How does someone gain expert status? Do we consider someone an expert when they have an education or extensive background? If someone is successful in his or her chosen area of expertise, it could be said that person is an expert. Or do we trust someone who has an advertisement proclaiming his or her merits?
So who are we to believe? Is the term expert too widely used in our vocabulary today? When something bad happens in the world, there is usually some expert interviewed by the news media. Where do they find these experts? If I can speak authoritatively on a specific subject, even though I may not have extensive knowledge to back it up, am I an expert? Unfortunately in many cases people will believe someone is an “expert” based upon his or her ability to appear credible.
A strange thought occurred to me the other day when I was preforming my annual after-Easter tradition of turning all of the Easter eggs into egg salad. As I was peeling and mashing up a dozen hard-boiled eggs, I noticed there were a few eggs where the coloring had gone through onto the egg white. This is nothing new, typically when small children color Easter eggs, the words “gently place the egg in the color” does not apply and a few eggs will be cracked, allowing the egg dye to seep through.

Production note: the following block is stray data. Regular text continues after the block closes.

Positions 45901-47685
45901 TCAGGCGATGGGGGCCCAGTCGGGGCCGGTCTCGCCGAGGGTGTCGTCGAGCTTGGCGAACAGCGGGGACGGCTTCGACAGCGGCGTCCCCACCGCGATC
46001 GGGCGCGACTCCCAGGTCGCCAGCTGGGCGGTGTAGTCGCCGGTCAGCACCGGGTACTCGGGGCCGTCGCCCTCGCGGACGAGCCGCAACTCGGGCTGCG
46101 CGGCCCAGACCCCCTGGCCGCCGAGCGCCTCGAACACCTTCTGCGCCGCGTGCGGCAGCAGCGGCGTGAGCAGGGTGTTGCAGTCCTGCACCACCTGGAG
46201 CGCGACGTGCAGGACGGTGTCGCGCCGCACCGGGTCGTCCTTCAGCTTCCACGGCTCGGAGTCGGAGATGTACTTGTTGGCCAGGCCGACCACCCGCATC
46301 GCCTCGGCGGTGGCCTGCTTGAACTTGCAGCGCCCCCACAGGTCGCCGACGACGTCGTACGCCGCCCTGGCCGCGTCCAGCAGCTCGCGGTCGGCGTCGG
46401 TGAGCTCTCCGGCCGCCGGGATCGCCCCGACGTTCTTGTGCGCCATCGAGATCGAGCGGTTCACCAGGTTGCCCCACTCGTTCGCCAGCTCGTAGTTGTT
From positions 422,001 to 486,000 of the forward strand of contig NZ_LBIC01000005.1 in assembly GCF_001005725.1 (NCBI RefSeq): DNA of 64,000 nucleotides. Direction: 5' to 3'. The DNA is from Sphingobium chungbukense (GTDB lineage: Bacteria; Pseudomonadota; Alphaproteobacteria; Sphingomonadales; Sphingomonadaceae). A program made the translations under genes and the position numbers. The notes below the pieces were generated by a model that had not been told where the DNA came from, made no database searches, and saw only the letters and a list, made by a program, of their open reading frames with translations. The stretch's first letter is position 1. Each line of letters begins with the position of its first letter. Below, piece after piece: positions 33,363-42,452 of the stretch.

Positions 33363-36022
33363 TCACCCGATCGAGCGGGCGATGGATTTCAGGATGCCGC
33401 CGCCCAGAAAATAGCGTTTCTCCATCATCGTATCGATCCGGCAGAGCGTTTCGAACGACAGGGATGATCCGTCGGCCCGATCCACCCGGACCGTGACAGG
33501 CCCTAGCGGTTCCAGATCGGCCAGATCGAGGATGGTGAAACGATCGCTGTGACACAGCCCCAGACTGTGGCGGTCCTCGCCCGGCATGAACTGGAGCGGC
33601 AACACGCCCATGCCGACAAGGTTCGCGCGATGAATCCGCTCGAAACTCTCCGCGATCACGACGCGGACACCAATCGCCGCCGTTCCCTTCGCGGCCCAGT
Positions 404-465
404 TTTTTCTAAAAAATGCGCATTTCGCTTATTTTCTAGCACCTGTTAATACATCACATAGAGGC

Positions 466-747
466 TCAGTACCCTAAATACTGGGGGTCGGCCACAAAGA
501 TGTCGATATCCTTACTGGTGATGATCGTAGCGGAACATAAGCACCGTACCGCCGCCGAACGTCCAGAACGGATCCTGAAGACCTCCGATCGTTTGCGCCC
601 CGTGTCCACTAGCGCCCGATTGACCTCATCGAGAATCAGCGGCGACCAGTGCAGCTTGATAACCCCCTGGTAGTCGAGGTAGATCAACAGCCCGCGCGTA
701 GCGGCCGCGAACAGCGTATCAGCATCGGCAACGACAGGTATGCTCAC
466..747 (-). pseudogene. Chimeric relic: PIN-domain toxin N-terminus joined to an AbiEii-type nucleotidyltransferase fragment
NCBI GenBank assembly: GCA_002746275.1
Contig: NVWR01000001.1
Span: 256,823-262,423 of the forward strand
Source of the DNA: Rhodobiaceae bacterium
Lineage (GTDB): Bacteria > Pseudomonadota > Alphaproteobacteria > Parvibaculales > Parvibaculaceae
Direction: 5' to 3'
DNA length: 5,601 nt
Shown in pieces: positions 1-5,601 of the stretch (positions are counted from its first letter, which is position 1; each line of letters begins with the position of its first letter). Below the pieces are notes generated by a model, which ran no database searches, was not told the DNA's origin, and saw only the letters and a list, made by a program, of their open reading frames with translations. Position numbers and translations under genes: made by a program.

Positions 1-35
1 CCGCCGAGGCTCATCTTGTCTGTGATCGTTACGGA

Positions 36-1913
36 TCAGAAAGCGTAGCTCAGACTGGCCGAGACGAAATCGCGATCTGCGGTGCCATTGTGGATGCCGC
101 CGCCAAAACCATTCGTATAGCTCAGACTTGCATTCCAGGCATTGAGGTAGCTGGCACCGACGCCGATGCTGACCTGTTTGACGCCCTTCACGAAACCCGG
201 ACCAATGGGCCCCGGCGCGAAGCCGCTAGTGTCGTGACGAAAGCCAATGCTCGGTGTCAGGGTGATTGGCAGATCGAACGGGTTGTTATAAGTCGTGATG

Where am I going with this, right? If I went to the store and bought egg salad then discovered small pieces of green and blue in it, I would definitely return it. However, I don’t have a problem with small pieces of green and blue egg in my own egg salad because I know why it is there.
How many times have we taken a look at a person or situation in a negative light because we do not have all of the information? We are quick to judge something because it looks unusual or appears unsettling to us. What happens when we have all of the information about something or someone? Does the same situation that previously bothered us impact us in a different way once we understand the back-story?
I guess you could say it is like the old saying that you cannot judge a book by its cover. Maybe things wouldn’t bother us as much if we understand why. If the pizza you ordered takes longer than 30 minutes and it is snowing heavily, you understand why your order might be taking longer than expected and are less likely to get angry.
Am I saying that you should keep food from the grocery that has foreign objects in it? Definitely not! What I am saying is that sometimes you need to dig a little deeper to understand that there is generally a reason why something might not appear to be as you expect it to, just like green and blue egg salad!
Organizational culture – what is it and why has it become so important in the landscape of corporate America?
Where does an organization’s culture come from? Is it just a set of rules written by a committee and everyone is expected to blindly follow them? Is an organization’s culture a slogan or thought that a CEO just thinks up on the fly and insists everyone admire his or her brilliance? Does culture amount to the way in which everyone within an organization behaves or interacts with one another? These questions could go on and on, as there are probably as many interpretations of organizational culture out there.